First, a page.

(75.) Karen J. Alter, Exporting the European Court of Justice Model: The Experience of the Andean Common Market Court of Justice (2007) (unpublished manuscript, on file with author).

(76.) CLAUDE BARFIELD, FREE TRADE, SOVEREIGNTY, DEMOCRACY 37-69 (2001). See also Alter, supra note 66.

(77.) See Richard H. McAdams, Adjudicating in Anarchy: An Expressive Theory of International Dispute Resolution, 45 WM. & MARY L. REV. 1229 (2004); Richard H. McAdams, The Expressive Power of Adjudication, 2005 U. ILL. L. REV. 1045 (2005).

(78.) Posner & Yoo, supra note 4.

(79.) See id. at 66.

(80.) See Geoffrey Garrett & Barry Weingast, Ideas, Interests and Institutions: Constructing the EC's Internal Market, in IDEAS AND FOREIGN POLICY 173 (Judith Goldstein & Robert O. Keohane eds., 1993); Paul B. Stephan, Courts, Tribunals and Legal Unification - the Agency Problem, CHI. J. INT'L L. 333 (2002).

(81.) Darren G. Hawkins et al., Delegation under Anarchy: States, International Organizations, and Principal-Agent Theory, in DELEGATION AND AGENCY IN INTERNATIONAL ORGANIZATIONS 3, 27-31 (Darren G. Hawkins et al. eds., 2006).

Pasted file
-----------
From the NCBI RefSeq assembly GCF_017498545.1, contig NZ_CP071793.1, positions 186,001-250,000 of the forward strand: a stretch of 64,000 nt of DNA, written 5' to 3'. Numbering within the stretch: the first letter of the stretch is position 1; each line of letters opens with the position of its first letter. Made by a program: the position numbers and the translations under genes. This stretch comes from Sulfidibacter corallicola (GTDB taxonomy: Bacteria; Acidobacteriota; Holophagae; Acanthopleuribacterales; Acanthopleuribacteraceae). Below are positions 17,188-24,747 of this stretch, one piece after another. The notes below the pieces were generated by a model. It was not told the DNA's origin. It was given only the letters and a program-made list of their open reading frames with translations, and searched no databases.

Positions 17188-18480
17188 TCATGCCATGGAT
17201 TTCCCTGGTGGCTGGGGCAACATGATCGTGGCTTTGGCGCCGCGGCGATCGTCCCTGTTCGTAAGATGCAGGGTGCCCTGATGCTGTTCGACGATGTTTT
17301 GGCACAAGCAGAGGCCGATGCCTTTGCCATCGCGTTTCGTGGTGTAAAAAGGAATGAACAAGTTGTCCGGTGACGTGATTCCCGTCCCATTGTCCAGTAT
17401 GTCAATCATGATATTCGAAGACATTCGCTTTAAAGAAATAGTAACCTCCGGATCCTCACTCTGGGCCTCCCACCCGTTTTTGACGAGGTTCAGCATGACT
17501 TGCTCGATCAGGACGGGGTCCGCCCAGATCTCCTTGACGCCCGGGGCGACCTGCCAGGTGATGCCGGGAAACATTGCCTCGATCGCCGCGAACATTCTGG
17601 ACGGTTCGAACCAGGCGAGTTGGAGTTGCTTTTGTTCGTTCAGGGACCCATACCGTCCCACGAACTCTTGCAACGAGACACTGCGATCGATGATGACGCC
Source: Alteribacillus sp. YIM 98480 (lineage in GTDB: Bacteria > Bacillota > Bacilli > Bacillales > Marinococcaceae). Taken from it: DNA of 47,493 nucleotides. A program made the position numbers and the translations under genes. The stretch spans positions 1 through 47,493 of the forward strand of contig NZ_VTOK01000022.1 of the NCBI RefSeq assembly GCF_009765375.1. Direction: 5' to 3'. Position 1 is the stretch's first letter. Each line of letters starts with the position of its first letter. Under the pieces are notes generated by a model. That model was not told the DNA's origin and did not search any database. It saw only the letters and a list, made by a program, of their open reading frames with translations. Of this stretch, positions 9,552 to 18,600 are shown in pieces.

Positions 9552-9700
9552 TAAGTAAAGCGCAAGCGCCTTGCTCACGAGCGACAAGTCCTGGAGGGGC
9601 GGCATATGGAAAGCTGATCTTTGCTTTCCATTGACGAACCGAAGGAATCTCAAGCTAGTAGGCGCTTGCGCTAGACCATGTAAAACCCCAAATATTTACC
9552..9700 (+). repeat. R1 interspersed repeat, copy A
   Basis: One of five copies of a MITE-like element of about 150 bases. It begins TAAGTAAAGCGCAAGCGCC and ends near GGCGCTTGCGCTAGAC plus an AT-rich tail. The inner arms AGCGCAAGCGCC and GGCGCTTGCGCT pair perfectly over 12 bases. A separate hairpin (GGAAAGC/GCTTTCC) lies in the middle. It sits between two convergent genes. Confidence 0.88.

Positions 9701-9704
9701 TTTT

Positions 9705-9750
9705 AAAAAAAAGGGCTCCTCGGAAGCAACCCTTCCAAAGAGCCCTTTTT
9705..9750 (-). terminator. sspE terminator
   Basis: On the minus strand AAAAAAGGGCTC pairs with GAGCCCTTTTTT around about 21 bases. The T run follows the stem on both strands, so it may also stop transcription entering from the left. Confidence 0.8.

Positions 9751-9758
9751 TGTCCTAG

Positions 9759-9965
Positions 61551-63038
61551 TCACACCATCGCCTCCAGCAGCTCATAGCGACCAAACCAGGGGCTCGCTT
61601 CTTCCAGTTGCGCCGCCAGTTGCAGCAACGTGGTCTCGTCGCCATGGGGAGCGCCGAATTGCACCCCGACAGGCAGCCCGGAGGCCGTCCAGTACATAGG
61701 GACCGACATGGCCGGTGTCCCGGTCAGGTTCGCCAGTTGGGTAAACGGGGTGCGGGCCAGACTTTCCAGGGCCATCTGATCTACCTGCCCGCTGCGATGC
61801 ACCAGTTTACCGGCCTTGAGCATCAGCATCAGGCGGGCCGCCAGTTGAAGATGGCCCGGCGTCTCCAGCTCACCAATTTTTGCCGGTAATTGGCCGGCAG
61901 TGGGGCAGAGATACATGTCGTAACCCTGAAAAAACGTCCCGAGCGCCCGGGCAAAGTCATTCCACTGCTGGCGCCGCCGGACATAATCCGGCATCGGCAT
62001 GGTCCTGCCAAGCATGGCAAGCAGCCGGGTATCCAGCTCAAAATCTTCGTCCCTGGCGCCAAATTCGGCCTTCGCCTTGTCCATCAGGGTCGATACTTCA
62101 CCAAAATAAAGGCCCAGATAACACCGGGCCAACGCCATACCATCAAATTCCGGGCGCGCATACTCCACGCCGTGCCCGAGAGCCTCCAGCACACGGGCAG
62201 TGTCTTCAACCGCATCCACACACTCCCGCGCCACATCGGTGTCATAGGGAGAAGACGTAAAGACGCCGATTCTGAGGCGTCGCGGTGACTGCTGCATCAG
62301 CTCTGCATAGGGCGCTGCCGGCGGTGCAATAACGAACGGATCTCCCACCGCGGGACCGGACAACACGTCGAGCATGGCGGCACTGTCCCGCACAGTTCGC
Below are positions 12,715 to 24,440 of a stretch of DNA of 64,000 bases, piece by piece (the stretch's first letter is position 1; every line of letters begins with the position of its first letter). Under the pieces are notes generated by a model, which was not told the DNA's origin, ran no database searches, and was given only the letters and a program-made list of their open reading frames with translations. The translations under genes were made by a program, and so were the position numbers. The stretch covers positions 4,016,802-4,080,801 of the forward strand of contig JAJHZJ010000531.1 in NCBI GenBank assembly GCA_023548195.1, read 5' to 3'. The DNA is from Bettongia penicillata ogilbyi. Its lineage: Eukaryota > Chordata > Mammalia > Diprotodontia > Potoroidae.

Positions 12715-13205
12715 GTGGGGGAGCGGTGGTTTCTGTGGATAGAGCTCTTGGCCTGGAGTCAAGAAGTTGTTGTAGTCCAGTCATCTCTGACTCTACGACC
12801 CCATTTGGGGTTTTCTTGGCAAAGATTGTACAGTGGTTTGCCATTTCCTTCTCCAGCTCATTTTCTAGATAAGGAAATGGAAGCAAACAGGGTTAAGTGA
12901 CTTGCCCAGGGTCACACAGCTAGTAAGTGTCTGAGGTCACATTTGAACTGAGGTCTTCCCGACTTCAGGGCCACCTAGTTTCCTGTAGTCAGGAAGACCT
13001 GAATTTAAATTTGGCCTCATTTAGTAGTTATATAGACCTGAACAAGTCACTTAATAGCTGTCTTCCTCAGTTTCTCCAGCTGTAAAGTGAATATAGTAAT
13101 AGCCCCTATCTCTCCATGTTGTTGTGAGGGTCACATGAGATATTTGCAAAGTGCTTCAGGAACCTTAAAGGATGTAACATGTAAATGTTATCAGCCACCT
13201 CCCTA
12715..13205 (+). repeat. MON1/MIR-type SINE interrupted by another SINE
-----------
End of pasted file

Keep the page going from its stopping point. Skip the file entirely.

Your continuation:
(82.) See Karen J. Alter, Delegation to International Courts and the Limits of Re-Contracting Political Power, in DELEGATION AND AGENCY IN INTERNATIONAL ORGANIZATIONS 312 (Darren G. Hawkins et al. eds., 2006).

(83.) See Posner & Yoo, supra note 4, at 25; Bradley & Kelley, supra note 6, at 30.

(84.) Posner & Yoo's argument, supra note 4, has been ably critiqued. See Helfer & Slaughter, supra note 38.

(85.) The ability to issue binding rulings is inherent to PICT's definition of an IC. Supra note 1.


(87.) Eric Reinhardt and Marc Busch have found that states are most likely to make concessions before a WTO ruling is issued, so that it is in fact the hardest cases--those where compliance is least likely--that end up in court. Marc L. Busch & Eric Reinhardt, Bargaining in the Shadow of the Law: Early Settlement in GATT/WTO Disputes, 24 FORDHAM INT'L L.J. 158, 158-59 (2000-2001). There are certainly examples in which countries continued noncompliance up until the day that retaliatory sanctions would kick in, but in systems where enforcement mechanisms were added (such as the ECJ), there is little evidence that general compliance improved once sanctions for noncompliance became possible. See TALLBERG, supra note 55, at 57-68, 135-38; Borzel, supra note 56.